"Greg has so many abilities and so many aptitudes," Boras said. "Every time he is in any facet of the game, teaching, working with the team, growing the game, it allows the game to be its optimum."

Mike Quade is cool with Starlin Castro. The Cubs manager plans to travel to the Dominican Republic in January to visit with the young shortstop. Still months away from his 21st birthday, Castro is playing for Moises Alou's winter-ball team.

The media framed Quade benching Castro for two games as a turning point in his six-week job interview, but looking back the manager doesn't see it that way.

"I felt like a much bigger deal was made out of it than it should have been, but I get it," Quade said. "It had nothing to do with Mike Quade, believe me. I thought it was the right thing to do for Starlin Castro and for the organization. I believed it would benefit him and I just thought it was a good time to try and get his attention.

"You move on. It's the kind of stuff that you do on a regular basis. And you guys never hear about when you're down in Des Moines, when you're in Huntsville, Alabama, or wherever the heck else I've been. But he handled it marvelously."

There's still some money left, just not enough for Zack Greinke. Fans should lower their sights, the lobby buzz made Matt Garza sound unrealistic, as well as their expectations for Brandon Webb. The Cubs remain intrigued about the Cy Young Award winner's potential, and concerned about the health of his right shoulder.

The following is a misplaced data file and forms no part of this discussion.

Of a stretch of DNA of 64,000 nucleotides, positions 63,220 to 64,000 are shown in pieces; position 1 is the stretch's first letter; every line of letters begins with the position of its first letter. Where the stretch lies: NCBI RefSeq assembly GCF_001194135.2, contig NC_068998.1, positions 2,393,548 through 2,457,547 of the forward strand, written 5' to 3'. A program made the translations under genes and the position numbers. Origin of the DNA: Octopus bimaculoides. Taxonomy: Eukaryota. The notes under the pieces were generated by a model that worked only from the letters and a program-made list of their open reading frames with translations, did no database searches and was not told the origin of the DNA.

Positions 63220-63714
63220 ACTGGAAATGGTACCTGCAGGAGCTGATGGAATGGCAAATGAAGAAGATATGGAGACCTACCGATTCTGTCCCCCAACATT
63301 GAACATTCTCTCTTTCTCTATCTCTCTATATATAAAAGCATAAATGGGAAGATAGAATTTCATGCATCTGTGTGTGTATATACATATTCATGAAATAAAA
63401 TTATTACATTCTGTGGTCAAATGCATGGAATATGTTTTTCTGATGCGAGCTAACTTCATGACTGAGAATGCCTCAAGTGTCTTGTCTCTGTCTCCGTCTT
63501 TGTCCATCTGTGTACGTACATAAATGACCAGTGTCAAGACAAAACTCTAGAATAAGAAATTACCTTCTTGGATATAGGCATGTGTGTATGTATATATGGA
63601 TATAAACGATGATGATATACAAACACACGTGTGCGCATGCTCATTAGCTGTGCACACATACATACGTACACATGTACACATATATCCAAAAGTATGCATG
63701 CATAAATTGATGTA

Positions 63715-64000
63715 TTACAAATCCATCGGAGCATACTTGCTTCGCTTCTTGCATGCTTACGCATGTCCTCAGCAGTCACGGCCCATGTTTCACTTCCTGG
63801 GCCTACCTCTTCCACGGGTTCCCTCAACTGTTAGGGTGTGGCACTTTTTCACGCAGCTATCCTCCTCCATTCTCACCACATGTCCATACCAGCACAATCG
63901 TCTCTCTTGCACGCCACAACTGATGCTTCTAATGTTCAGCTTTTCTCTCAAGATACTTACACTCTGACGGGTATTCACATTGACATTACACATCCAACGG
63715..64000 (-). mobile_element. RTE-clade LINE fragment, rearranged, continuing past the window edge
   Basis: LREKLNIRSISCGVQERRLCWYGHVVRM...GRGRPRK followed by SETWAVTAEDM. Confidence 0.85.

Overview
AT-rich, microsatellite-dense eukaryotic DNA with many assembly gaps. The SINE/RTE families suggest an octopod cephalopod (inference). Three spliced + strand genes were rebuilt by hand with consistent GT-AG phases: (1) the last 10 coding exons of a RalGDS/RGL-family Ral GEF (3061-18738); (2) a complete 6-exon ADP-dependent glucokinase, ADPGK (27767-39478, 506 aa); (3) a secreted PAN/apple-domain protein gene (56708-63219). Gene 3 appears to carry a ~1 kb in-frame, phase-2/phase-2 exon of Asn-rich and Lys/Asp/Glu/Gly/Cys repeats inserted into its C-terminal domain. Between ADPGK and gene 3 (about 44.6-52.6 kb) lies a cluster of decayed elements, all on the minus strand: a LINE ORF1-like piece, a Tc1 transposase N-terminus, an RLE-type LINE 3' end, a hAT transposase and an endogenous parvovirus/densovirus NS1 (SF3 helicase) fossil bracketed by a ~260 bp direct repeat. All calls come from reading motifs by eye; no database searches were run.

New pitching coach Mark Riggins said he thinks there are already seven or eight rotation options to take to Arizona (the more the better) and the organization continues to discuss the possibility of making Andrew Cashner a starter.

Whether or not Cashner remains in the bullpen, the 24-year-old is a prism through which you can view the entire team. The Cubs aren't writing checks to solve their problems. They're banking on this wave of prospects.

"It's a theme that you just can't get away from, he needs to get better," Quade said. "Hopefully he's had a great winter and comes into spring training just (saying): 'Give me the ball.' That's what I expect from a young guy with that kind of talent."

Patrick Mooney is CSNChicago.com's Cubs beat writer. Follow Patrick on Twitter @CSNMooney for up-to-the-minute Cubs news and views.

Cubs aiming to finalize coaching staff this week

Cubs aiming to finalize coaching staff this week

SCOTTSDALE, Ariz. — If fans are feeling impatient waiting for the Cubs coaching staff to be finalized, the front office feels their anxiety.

Jed Hoyer said Tuesday afternoon at the MLB GM Meetings the Cubs hope to settle their coaching staff before the week is up, putting an end to what he joked has been a six-week human resources process.

Theo Epstein confirmed Monday Will Venable will be back as a base coach for the Cubs in 2020, though which base is not yet certain. Venable who interviewed for the managerial vacancy this fall, spent 2019 as the first-base coach for the Cubs, but also filled in at third base early in the season when incumbent Brian Butterfield dealt with vertigo. 

In addition to Joe Maddon, Mark Loretta (bench coach), Butterfield (third-base coach), Lester Strode (bullpen coach) and Chris Denorfia (quality assurance coach) are also out.

That leaves the coaching staff as follows:

Manager — David Ross